The only saving grace was the cluster was able to tolerate multiple block device failures, so I was able to reformat those disks using ZFS and resync the data.
To sum up, I experimented on an experimental file system, got burnt, and then switched back to ZFS. I didn't lose data, just time and frustrations.
It sounds like a joke, but it's not. Happens all the time. These office systems are so obscure that the new vendors often time don't even bother to migrate the data, forcing manual data entry for all the relevant records. It's very sad.
It's the same when these "office" systems have thousands of connected offices. Each would still have to re-enter its records.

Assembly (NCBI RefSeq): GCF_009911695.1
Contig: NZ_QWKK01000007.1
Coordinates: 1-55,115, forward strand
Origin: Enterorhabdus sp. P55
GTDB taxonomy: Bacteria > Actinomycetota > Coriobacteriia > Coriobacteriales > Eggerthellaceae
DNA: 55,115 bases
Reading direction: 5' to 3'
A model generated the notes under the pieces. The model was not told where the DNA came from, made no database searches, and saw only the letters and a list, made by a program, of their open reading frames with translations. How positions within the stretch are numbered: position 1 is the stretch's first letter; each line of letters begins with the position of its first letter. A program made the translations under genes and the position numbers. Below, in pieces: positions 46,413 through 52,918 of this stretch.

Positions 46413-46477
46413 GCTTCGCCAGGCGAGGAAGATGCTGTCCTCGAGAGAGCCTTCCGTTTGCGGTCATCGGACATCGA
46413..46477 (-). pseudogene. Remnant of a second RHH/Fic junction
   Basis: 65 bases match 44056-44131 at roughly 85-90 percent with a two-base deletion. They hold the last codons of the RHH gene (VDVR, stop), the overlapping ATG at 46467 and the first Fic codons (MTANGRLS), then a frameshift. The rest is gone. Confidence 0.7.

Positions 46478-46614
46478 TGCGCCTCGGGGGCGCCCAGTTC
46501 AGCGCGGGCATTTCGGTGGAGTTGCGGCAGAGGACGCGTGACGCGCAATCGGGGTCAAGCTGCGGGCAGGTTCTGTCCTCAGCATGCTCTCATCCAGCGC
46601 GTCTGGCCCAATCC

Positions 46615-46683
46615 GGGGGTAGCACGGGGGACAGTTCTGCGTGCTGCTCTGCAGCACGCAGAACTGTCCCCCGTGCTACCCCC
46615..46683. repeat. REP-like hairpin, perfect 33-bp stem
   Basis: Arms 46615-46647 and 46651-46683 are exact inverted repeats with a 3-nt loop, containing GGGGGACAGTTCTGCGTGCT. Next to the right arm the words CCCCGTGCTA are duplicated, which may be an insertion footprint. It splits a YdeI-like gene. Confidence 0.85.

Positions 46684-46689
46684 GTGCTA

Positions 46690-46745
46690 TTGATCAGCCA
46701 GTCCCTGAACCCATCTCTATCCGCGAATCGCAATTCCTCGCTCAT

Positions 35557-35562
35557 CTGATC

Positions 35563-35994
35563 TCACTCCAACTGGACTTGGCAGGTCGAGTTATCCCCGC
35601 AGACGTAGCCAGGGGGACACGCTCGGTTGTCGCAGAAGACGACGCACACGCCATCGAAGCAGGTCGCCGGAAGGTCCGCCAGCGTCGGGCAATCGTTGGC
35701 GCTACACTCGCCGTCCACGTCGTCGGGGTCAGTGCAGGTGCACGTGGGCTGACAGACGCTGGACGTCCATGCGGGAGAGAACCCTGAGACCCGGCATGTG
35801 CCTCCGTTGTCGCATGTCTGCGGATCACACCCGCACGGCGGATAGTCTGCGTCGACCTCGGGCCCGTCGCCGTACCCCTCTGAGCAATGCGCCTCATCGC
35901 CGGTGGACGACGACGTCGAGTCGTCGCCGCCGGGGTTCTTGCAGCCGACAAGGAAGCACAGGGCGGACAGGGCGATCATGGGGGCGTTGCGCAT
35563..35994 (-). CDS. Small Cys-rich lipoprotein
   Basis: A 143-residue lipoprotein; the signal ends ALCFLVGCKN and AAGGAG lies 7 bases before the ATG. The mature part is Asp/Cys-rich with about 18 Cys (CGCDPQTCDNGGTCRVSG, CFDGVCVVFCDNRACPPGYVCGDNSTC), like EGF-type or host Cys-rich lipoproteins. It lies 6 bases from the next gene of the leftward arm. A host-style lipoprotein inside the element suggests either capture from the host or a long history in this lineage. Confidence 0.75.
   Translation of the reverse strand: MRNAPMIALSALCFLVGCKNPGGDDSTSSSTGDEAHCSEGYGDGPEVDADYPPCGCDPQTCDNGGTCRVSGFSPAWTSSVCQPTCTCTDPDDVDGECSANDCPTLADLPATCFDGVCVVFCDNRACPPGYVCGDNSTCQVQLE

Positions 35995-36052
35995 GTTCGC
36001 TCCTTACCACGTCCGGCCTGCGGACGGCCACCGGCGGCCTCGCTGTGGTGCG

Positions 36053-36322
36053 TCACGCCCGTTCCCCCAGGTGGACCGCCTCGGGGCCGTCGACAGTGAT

From the article, "The device offers the possibility of a cheap and flexible design suitable for harvesting waste heat in the 100- to 200-degrees Celsius range.". Assume it really work all the way to 10C, that could theoretically be 190/283 ~ 67%. If their efficiency is higher than a turbine, then they can use that to replace the last turbine stage. If not, then there is nothing to see.
I think the news here is that they *might* have come up with a better device than a low temperature turbine.
Cumulus' product appears to be a full blown debian port that runs directly on expensive 48 port switches. Seems pretty useful to me. Feel free to point out alternatives.
Last I look, a Quanta 1GB switch is in the 3K range, and the 10GB switch is in the 11K range.
Here is the list of supported switches: http://cumulusnetworks.com/support/hcl/
Also, for flexibility, you want SFP+ ports and adapters for each port. None of those are cheap.